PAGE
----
Exercise insulin and glucose

In a non-diabetic, exercising muscles first use their stored glycogen. Glucose is then taken up from the bloodstream as required for continued exercise. As the blood glucose concentration falls, pancreatic insulin release is reduced and glucose is released from the liver glycogen stores to 'top up' the blood glucose concentration. If carbohydrate has been eaten, this will be absorbed into the bloodstream and insulin will be released if necessary to store it in the liver and/or facilitate its use by the exercising muscles. Liver glycogenolysis will cease while the glucose derived from the meal is distributed. However, if exercise continues and the blood glucose level falls, insulin release will fall and liver glycogenolysis will again release glucose into the circulation.

This process can still occur in a person with diabetes treated by diet alone, and, to a large extent in metformin-treated patients. However, as soon as sulphonylureas or particularly insulin injections are introduced, the fine tuning of glucose balance in exercise is disturbed.

In a person with insulin-treated diabetes who exercises, the effects on blood glucose and other biochemistry, such as lipids, depend on the amount of circulating insulin and how much food has been eaten. The crucial difference between the diabetic and non-diabetic athlete is that there is no fine on/off control of insulin release.

Table 12.1 The training zone

Age (years)

Training zone—heart rate (beats/minute)

60%

85%

Maximum

15

123

174

205

20

120

170

200

25

117

166

195

30

114

162

190

35

111

157

185

40

108

153

180

45

105

149

175

50

102

145

170

55

99

140

165

60

96

136

160

65

93

132

155

70

84

119

140

75

87

123

145

80

84

119

140

To derive greatest benefit from exercise the heart rate should be within the training zone for 20 minutes or longer, most days. At first aim for the lower end of the training zone—60 per cent, or lower in someone who has not exercised recently. Do not use for people with autonomic neuropathy.

To derive greatest benefit from exercise the heart rate should be within the training zone for 20 minutes or longer, most days. At first aim for the lower end of the training zone—60 per cent, or lower in someone who has not exercised recently. Do not use for people with autonomic neuropathy.

Someone who is insulin-deficient is likely to have a high blood glucose. Exercise will further increase the blood glucose as the stress hormone response releases glucose from the liver. As the exercise continues the muscles take up glucose from the bloodstream. However, this effect is unlikely to outweigh that of hepatic glucose release. Lipolysis, which occurs in prolonged exercise to provide free fatty acids as an additional fuel, may be followed by ketone formation in insulin deficiency. Any food eaten will merely serve to exacerbate the hyperglycaemia. Thus exercise may worsen hypergly-caemia and promote ketosis in an insulin-deficient person.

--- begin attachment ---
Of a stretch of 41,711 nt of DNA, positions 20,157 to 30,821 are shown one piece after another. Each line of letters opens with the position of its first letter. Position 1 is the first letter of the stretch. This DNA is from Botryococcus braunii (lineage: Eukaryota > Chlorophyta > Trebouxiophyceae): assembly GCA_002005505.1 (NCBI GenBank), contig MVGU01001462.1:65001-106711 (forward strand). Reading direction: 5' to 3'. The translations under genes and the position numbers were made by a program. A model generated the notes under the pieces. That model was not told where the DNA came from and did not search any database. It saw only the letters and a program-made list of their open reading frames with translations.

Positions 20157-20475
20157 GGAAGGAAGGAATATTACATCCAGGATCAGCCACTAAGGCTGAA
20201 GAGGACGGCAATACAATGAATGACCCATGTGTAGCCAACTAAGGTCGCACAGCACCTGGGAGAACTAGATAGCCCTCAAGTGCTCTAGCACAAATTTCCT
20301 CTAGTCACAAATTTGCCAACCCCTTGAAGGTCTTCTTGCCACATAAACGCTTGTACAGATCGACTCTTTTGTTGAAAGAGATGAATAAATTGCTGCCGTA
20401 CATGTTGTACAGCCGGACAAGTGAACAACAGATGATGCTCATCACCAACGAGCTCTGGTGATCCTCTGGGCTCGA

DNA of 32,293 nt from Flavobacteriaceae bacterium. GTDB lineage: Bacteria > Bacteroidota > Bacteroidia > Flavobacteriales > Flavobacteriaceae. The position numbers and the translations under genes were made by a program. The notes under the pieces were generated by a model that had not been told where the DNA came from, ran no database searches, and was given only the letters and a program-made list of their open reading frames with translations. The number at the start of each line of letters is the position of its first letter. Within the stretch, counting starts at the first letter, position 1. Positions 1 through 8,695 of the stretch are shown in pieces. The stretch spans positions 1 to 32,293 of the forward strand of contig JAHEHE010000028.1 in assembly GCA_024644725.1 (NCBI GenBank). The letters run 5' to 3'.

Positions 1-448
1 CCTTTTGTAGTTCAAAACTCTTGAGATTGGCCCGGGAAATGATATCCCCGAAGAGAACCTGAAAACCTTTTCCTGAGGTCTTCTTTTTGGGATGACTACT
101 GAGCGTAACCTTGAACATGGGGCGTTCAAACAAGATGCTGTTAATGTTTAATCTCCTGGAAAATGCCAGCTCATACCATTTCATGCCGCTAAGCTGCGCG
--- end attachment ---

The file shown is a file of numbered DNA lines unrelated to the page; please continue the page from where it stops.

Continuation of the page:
In someone who has a large subcutaneous reservoir of injected insulin, hypogly-caemia may ensue. As before, the exercising muscles will use their stored glycogen. The presence of insulin ensures good glucose uptake by the exercising muscles. However, high plasma insulin concentrations inhibit glucose release from the liver thereby further reducing the blood glucose concentration. Hypoglycaemia rapidly ensues. This situation can be prevented by eating carbohydrate which will be absorbed and top up the blood glucose level as exercise proceeds.

In patients taking sulphonylureas, the drugs enhance pancreatic insulin release, as well as improving tissue glucose uptake. They may thus produce hyperinsulinaemia and can cause exercise-induced hypoglycaemia.

EXERCISE, INSULIN, AND GLUCOSE 117

Liver Food Fat

Liver Food Fat

Glucose Fatty acids

At rest

Brief exercise

Longer exercise

Food

Glucose and fat

Glucose and fat

Less glucose and

absorbed into the

absorbed into the

fat absorbed as

blood

blood

some blood diverted

to muscle

Insulin

Released from the

Less insulin released from pancreas as

normal

pancreas according

glucose falls

to blood glucose

diabetic

Released from the

More released from injection site as

injection site

circulation to muscles and skin

increases

Liver

Stores glucose as

Starts to release

Releases a lot of

glycogen*

glucose ~

glucose ~

Fat

Stores fatty acids*

Starts to release

Releases a lot of

fatty acids ~

fatty acids ~

Muscle

Stores glucose as

Converts glycogen

Takes up glucose

glycogen*

to glucose for

and fatty acids and

energy ~

uses them for

* Needs insulin

energy*

~ Blocked by insulin Fig. 12.1 Exercise, food, and insulin

~ Blocked by insulin Fig. 12.1 Exercise, food, and insulin

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